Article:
The cheapest type of accommodation available in Cambodia is guesthouses. These can range from simple rooms with shared bathrooms and toilets to more luxurious establishments that offer ensuite facilities and 24-hour security. Prices for guesthouses vary considerably, but on average they will cost around $5 per night.
If money is not an issue, then choosing a hotel should be your next priority. Hotels in Cambodia range from midrange options such as Days Inn and Novotel which charge around $50 per night, to more expensive options such as The Ritz-Carlton which can charge upwards of $300 per night. Again, prices for hotels vary considerably, but on average they will cost you around $100 per night.
Cost of Feeding
In Cambodia, the average person spends around $1.60 per day on food costs. This figure includes both the costs of purchasing food and the costs of cooking and eating it. The high cost of food in Cambodia is partly due to the high cost of imported goods, but also reflects the country’s low rate of income growth. Inflation has averaged over 50% annually since 2004, making everyday items such as food all much more expensive.
A survey by market research firm Euromonitor International revealed that Cambodians spend a whopping 69% of their incomes on food. Even though wages are relatively low in Cambodia, many people cannot afford to buy sufficient amounts of nutritious food because prices are so high.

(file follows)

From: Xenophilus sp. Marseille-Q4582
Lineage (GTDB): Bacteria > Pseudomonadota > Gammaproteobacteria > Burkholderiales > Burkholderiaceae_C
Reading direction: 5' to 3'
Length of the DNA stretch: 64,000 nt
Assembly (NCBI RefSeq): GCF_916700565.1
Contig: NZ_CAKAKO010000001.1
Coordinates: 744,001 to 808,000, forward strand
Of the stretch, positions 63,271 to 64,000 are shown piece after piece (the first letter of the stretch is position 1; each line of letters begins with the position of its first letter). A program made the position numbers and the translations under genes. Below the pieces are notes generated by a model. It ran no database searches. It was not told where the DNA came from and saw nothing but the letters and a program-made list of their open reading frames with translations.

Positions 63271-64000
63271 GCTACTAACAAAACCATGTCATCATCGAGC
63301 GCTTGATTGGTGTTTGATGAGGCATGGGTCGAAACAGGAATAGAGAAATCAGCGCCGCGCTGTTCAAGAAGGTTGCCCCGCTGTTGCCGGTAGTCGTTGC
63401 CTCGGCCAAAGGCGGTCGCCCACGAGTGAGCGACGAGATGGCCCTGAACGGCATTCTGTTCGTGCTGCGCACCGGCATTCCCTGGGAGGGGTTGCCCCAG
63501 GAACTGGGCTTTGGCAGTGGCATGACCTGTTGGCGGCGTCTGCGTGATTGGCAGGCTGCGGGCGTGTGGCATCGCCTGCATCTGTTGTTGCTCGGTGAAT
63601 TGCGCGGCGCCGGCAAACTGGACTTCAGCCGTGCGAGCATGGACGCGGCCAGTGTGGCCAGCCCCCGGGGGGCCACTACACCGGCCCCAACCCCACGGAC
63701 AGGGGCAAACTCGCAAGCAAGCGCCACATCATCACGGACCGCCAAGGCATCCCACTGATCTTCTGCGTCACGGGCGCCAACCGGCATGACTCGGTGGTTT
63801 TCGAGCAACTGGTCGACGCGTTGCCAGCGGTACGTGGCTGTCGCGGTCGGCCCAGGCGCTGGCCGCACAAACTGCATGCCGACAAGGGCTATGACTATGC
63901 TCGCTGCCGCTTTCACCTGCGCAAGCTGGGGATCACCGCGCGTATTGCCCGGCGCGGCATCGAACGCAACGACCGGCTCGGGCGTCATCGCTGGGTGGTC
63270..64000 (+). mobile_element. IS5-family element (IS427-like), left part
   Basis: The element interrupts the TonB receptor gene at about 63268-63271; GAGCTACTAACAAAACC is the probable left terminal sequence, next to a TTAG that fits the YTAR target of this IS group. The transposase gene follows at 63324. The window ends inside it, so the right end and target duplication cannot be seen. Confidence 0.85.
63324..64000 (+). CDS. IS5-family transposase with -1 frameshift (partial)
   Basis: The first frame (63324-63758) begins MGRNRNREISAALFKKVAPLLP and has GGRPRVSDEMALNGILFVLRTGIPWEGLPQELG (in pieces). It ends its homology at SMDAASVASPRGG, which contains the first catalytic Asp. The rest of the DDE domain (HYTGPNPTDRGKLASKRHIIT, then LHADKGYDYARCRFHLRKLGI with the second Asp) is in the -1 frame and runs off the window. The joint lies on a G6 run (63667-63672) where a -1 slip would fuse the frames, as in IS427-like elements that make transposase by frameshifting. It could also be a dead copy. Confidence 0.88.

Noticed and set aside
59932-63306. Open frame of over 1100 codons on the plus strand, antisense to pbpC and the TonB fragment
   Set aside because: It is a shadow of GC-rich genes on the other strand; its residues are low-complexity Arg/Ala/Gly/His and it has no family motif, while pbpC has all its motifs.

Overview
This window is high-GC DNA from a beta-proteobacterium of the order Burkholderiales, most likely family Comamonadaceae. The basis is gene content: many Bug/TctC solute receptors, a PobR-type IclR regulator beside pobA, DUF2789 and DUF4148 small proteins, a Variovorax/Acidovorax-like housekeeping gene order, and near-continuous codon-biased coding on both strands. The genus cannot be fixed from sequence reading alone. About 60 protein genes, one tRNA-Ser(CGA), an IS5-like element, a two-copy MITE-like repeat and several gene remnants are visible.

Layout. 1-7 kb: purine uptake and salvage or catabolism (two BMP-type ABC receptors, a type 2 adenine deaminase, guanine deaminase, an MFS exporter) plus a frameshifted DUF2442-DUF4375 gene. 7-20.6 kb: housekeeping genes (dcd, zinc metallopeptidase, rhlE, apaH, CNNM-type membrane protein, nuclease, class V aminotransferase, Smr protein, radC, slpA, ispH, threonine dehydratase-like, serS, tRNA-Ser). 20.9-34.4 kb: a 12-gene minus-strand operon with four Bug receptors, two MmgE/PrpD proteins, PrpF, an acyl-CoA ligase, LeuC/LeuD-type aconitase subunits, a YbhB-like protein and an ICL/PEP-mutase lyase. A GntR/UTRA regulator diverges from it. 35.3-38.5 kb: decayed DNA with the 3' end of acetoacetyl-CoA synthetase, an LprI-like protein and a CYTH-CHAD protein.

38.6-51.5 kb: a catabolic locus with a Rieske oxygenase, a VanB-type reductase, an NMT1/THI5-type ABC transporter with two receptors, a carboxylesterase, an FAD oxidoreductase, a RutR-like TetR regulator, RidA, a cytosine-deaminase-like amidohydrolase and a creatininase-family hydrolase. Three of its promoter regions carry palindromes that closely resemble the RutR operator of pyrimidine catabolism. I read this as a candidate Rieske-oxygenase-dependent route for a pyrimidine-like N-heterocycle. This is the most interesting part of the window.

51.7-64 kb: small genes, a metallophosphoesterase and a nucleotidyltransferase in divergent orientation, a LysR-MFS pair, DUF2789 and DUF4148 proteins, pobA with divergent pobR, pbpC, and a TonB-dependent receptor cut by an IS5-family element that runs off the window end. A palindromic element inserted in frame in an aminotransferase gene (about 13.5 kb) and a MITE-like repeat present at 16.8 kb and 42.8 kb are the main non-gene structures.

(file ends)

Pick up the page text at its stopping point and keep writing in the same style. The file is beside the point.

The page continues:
Cost of Transportation
Transportation is also expensive, with a gallon of petrol averaging around US$5. In addition to the cost of gasoline, transportation costs can include tolls, parking fees, and bus fares. One way to save on transportation costs is to use public transportation. Bus systems in major cities are generally reliable and affordable, with tickets costing around US$0.50 or less per ride. Local buses are cheaper but can be unreliable, so it’s important to research options before making a trip.
Another option for reducing transportation costs is to bicycle or walk. Both modes of transport are healthy and affordable, plus they’re great ways to explore local neighborhoods and get some exercise. Bicycles can be rented from many stores or supermarkets, while walking can be enjoyed anywhere there’s a sidewalk or path available.
Cost of Healthcare
Healthcare in Cambodia is relatively affordable when compared to North America and Europe, but still retains a high cost relative to other Southeast Asian countries. In general, healthcare costs for individuals range from $5-$25 per month. For families, the average bill comes to $40-$60 per month. These costs include both out-of-pocket expenses and premiums paid through employer plans.
Cambodia’s healthcare system is based on a mix of public and private provisions. The public sector provides services at nominal fees while the private sector offers more expensive options. Out-of-pocket expenses account for a large percentage of patients’ healthcare costs, with uncovered drugs, ambulance rides, and hospital stays constituting the bulk of payments. There are also modest co-payments for some services such as preventive checkups and childbirth deliveries.
Cambodia is one of the most affordable countries in Southeast Asia, and its cost of living is especially impressive when compared to some of its neighboring countries. Cambodia ranks first on the list of least expensive countries to live in as a single adult, beating out Thailand and Indonesia by a wide margin.